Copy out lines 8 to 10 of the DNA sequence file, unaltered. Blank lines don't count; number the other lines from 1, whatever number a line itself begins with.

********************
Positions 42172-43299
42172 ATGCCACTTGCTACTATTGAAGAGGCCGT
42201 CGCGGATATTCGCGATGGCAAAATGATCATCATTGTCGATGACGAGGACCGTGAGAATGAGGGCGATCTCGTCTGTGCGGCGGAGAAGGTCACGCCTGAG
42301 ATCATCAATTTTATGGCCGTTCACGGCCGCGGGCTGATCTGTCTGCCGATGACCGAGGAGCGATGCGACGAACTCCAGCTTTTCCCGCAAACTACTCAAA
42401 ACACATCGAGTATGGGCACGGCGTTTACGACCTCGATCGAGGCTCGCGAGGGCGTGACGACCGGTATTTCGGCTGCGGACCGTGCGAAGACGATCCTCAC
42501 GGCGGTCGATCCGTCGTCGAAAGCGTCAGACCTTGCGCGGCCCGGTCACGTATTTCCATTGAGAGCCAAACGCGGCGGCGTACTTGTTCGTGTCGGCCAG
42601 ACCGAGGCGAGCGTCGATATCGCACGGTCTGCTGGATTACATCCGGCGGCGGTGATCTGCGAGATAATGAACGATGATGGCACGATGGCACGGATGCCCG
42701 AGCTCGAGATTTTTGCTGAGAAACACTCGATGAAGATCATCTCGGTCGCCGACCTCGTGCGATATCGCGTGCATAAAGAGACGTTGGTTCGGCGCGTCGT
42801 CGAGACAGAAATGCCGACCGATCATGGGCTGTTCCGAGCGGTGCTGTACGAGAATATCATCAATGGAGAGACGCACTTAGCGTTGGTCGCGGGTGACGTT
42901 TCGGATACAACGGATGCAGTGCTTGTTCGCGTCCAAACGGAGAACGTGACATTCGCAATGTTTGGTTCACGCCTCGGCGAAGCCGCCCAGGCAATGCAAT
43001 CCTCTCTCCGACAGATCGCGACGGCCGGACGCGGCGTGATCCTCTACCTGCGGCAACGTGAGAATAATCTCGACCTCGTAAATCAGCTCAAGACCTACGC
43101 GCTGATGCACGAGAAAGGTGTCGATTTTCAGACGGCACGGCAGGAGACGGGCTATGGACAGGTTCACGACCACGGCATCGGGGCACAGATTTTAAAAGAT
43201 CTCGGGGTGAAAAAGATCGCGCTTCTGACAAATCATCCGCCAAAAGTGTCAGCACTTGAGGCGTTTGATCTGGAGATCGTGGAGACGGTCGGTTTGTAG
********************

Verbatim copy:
42701 AGCTCGAGATTTTTGCTGAGAAACACTCGATGAAGATCATCTCGGTCGCCGACCTCGTGCGATATCGCGTGCATAAAGAGACGTTGGTTCGGCGCGTCGT
42801 CGAGACAGAAATGCCGACCGATCATGGGCTGTTCCGAGCGGTGCTGTACGAGAATATCATCAATGGAGAGACGCACTTAGCGTTGGTCGCGGGTGACGTT
42901 TCGGATACAACGGATGCAGTGCTTGTTCGCGTCCAAACGGAGAACGTGACATTCGCAATGTTTGGTTCACGCCTCGGCGAAGCCGCCCAGGCAATGCAAT